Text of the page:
A number of words in the experiments related to space.  The observers understood space as the Aristotelian idea that the membrane created both a positive space and a negative space or “embrace and grows space”. Words like “encompassing“ (positive space, the membrane itself) and, “limitless” and “unconstrained” (negative space, the space that co-exists separately alongside the space occupied by the membrane itself) exemplified the subcategory space.

Visual mass as opposed to actual mass can be achieved by the perceptions of light, color and texture. The untrained observer tends to make a connection between visual and gravitational mass.  Previous studies show how white surfaces, such as the one in the physical experiment, and the smoothness of the membrane in the experiment helped the structure as being perceived as lightweight [1] . These perceptions were captured in the experiments in the words “sinuous” and “slim”.

Subjective Responses

Besides the words that fall in the category of formal analysis, we closely examined the second category, called subjective responses. The results showed that the observers felt that the membrane has a certain character that spoke to them.  The words were distributed over the subcategories anthropomorphism, sensuality allusion, physical security and empathy.

Some observers saw the membrane as a living creature (eg. “sting ray”, “cocoon”) and endowed it with personality and intent. This association is called anthropomorphism.  The membranes were also perceived as “pregnant in the breeze”, “in bloom” and “about to take flight”.

Many observers found that these surfaces had a sensuous quality and captured those impressions in words like “sensual”, “voluptuous” and “calliphygian”. These words refer to the movement of the membrane as it progresses to a visual climax, followed by a relief of tension. In particular the inward and outward curving membrane surfaces have a particular sensual quality, which is missed by forms with single curvature.

Some spectators covertly or indirectly referred to an object from an external context.  The membranes evoked allusions with words such as “Rubenesque”. This word for example refers to the works of the Baroque painter Pieter-Paul Rubens (1577-1640) and means plump or rounded in an attractive way.  Other images included poetic metaphors such as “symphonic”, “motion frozen in time”, “essence of motion”, “natural choreography”.  Other allusions included scientific, artificial natural associations such as “meniscus”, “satin/silk, “hilly” and “motion of water”. These references to physical objects, although they are not grounded in the innate perception of the observer, contributed to aesthetic experiences while viewing the membrane.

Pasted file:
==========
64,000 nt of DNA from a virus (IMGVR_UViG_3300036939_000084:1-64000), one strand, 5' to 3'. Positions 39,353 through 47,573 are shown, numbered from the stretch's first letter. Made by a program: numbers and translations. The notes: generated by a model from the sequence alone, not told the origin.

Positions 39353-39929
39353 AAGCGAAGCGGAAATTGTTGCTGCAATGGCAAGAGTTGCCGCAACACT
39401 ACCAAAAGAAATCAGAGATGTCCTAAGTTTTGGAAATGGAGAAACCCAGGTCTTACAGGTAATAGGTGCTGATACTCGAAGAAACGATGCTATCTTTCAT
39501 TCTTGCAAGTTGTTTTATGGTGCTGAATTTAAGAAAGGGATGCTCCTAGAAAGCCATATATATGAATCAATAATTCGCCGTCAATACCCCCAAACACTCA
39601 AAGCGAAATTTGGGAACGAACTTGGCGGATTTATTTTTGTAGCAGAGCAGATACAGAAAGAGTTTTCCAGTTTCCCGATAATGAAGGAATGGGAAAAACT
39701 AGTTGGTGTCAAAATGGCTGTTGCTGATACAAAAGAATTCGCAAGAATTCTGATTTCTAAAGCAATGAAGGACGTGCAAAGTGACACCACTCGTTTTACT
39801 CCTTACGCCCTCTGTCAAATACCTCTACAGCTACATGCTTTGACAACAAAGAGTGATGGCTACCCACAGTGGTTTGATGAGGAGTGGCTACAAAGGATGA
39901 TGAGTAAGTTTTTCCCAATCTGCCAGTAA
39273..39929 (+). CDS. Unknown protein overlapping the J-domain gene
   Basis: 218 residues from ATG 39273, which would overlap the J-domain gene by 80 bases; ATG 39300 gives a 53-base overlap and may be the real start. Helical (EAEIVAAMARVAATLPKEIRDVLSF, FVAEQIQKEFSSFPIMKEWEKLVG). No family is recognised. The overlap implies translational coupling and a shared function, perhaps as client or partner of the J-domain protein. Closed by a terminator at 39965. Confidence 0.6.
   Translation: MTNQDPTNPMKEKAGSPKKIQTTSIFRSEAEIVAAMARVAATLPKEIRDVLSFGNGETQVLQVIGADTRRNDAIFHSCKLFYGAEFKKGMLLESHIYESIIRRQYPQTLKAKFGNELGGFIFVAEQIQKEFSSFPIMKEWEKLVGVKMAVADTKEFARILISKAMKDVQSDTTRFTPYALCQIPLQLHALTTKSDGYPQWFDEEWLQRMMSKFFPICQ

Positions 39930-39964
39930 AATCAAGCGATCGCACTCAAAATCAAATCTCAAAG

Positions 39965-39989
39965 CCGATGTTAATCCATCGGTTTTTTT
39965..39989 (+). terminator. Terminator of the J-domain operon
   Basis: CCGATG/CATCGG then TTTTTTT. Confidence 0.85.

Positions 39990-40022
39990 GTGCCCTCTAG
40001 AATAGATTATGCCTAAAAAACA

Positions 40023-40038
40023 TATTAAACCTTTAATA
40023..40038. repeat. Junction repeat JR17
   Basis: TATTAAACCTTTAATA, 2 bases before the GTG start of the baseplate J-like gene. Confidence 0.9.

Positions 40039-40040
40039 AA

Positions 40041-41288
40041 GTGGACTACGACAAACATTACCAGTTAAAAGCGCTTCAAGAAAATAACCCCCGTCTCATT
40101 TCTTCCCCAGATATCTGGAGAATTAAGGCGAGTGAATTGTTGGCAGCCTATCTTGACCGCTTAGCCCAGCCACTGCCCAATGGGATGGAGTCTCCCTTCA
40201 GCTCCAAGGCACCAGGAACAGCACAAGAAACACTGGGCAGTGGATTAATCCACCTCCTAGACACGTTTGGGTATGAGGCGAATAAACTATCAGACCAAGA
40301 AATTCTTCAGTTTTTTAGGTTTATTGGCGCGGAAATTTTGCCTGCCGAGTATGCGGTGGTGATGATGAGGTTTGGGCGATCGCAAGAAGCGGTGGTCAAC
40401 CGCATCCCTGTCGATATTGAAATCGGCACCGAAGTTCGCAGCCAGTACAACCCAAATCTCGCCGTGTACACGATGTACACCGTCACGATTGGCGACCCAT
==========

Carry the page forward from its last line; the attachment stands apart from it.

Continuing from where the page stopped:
Anthropomorphism, an association to a sting ray (left ), allusions to Ruben’s works (right), ,silk (bottom right) and hilly (bottom left) call the membrane in the wind to mind without mentioning it explicitly. (image courtesy Flickr the Commons)

Continue reading “How to describe the esthetics of structural surfaces? (2/2)”

How to describe the esthetics of structural surfaces? (1/2)

It has been said that the work of Frei Otto (Germany, 1912-2015) has a sculptural quality to it [1]. Although Frei Otto’s parents were sculptors, he insisted that the shapes he produced were rigidly grounded in the laws of physics [1], and was very reluctant to describe their aesthetic value. This observation hints at the questions that this paper starts to address, namely how can one describe the aesthetics of a curved structural surface?

It is observed that structural aesthetic critique is a little practiced discipline. In engineering education, students generally are not encouraged to express their emotions about the built environment, and are not frequently encouraged to develop an enthusiasm for visual experiences [2]. Beauty seems to engineers such a vague concept, hard to define accurately to others.

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What I am thinking: Structural designer Jane Wernick